Start Date

16-3-2018 1:15 PM

End Date

16-3-2018 2:30 PM

Abstract Text

Background: Sensory processing issues are one of the most common complaints in autism spectrum disorder (ASD). One area of sensory difficulties in ASD that has been the focus of intense research in recent years is multisensory integration (MSI), or the ability to bind auditory and visual information into a single, unified percept. While integration of social or linguistic information is consistently shown to be an area of difficulty in ASD, results are less clear with simple, non-sociolinguistic stimuli. This study aims to address this ambiguity by determining whether MSI of non-sociolinguistic sensory information is related to traits and symptomatology commonly associated with ASD.

Methods: Sixty-five undergraduate students completed a behavioural audiovisual detection task and a battery of questionnaires assessing ASD-related traits and symptomatology. Multisensory enhancement (ME) was measured by comparing accuracy rates during audiovisual trials to the accuracy rate predicted by the unisensory conditions assuming independent processing: (AVacc-[Aacc+Vacc-(Aacc*Vacc)]).

Results: Results revealed no relationship between ME of simple, non-sociolinguistic sensory information and autistic traits and symptomatology, with R-squared values ranging between 0.001-0.03.

Discussion & Conclusion: While MSI issues are well established with sociolinguistic stimuli, these data suggest that these issues may be restricted to social or linguistic information. The lack of any relationship between ME and ASD traits spanned a range of symptoms, including repetitive behaviours, social communication, and sensory issues, suggesting MSI may be associated with autism symptomatology only when sociolinguistic information is present.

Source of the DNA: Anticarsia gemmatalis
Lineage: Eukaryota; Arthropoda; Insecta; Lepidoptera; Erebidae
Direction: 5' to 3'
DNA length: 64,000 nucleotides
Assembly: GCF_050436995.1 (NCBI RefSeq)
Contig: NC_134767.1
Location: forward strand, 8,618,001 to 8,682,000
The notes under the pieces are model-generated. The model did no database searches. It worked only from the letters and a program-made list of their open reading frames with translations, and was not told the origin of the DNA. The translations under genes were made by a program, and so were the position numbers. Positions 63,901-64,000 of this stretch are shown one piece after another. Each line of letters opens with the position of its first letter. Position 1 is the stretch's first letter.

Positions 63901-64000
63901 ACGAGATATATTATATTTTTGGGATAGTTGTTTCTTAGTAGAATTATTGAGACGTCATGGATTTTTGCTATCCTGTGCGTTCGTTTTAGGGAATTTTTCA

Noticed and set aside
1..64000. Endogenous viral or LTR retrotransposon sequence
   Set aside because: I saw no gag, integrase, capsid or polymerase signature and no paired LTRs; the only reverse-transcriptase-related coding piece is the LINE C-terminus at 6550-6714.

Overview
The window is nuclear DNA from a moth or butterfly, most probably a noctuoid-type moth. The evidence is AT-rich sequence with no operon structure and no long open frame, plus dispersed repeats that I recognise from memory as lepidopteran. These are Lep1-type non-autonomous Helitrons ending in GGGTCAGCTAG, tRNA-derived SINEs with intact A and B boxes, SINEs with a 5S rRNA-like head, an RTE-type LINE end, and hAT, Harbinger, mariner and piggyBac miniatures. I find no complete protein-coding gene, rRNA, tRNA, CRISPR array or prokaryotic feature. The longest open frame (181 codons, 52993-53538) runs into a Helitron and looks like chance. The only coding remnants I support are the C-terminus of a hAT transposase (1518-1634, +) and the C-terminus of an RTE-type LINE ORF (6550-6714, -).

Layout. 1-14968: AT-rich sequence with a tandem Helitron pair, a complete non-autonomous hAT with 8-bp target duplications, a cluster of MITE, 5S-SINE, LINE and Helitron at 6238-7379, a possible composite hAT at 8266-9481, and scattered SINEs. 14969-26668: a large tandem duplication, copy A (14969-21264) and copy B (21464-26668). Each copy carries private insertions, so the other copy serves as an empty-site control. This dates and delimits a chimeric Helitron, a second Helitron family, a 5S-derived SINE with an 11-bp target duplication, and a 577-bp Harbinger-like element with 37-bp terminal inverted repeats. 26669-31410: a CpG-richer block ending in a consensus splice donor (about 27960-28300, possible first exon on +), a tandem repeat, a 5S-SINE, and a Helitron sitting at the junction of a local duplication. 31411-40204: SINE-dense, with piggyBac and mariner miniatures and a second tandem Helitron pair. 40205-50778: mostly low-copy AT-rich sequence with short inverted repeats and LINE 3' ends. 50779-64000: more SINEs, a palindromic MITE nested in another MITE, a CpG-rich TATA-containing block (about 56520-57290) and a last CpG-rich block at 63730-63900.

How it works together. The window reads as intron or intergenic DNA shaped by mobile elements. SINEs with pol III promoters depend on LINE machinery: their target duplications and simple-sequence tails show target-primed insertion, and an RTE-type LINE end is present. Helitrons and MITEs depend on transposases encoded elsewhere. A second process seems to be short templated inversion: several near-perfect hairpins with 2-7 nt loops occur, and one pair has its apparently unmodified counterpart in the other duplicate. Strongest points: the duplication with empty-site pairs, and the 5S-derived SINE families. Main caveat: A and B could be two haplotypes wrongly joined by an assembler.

Interdisciplinary Reflection: This research combines behavioural measures of sensory perception and diagnostic criteria used in clinical settings to assess ASD traits.

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Mar 16th, 1:15 PM Mar 16th, 2:30 PM

Multisensory Integration and Autistic Traits Using Non-Sociolinguistic Information

Background: Sensory processing issues are one of the most common complaints in autism spectrum disorder (ASD). One area of sensory difficulties in ASD that has been the focus of intense research in recent years is multisensory integration (MSI), or the ability to bind auditory and visual information into a single, unified percept. While integration of social or linguistic information is consistently shown to be an area of difficulty in ASD, results are less clear with simple, non-sociolinguistic stimuli. This study aims to address this ambiguity by determining whether MSI of non-sociolinguistic sensory information is related to traits and symptomatology commonly associated with ASD.

Methods: Sixty-five undergraduate students completed a behavioural audiovisual detection task and a battery of questionnaires assessing ASD-related traits and symptomatology. Multisensory enhancement (ME) was measured by comparing accuracy rates during audiovisual trials to the accuracy rate predicted by the unisensory conditions assuming independent processing: (AVacc-[Aacc+Vacc-(Aacc*Vacc)]).

Results: Results revealed no relationship between ME of simple, non-sociolinguistic sensory information and autistic traits and symptomatology, with R-squared values ranging between 0.001-0.03.

Discussion & Conclusion: While MSI issues are well established with sociolinguistic stimuli, these data suggest that these issues may be restricted to social or linguistic information. The lack of any relationship between ME and ASD traits spanned a range of symptoms, including repetitive behaviours, social communication, and sensory issues, suggesting MSI may be associated with autism symptomatology only when sociolinguistic information is present.

Interdisciplinary Reflection: This research combines behavioural measures of sensory perception and diagnostic criteria used in clinical settings to assess ASD traits.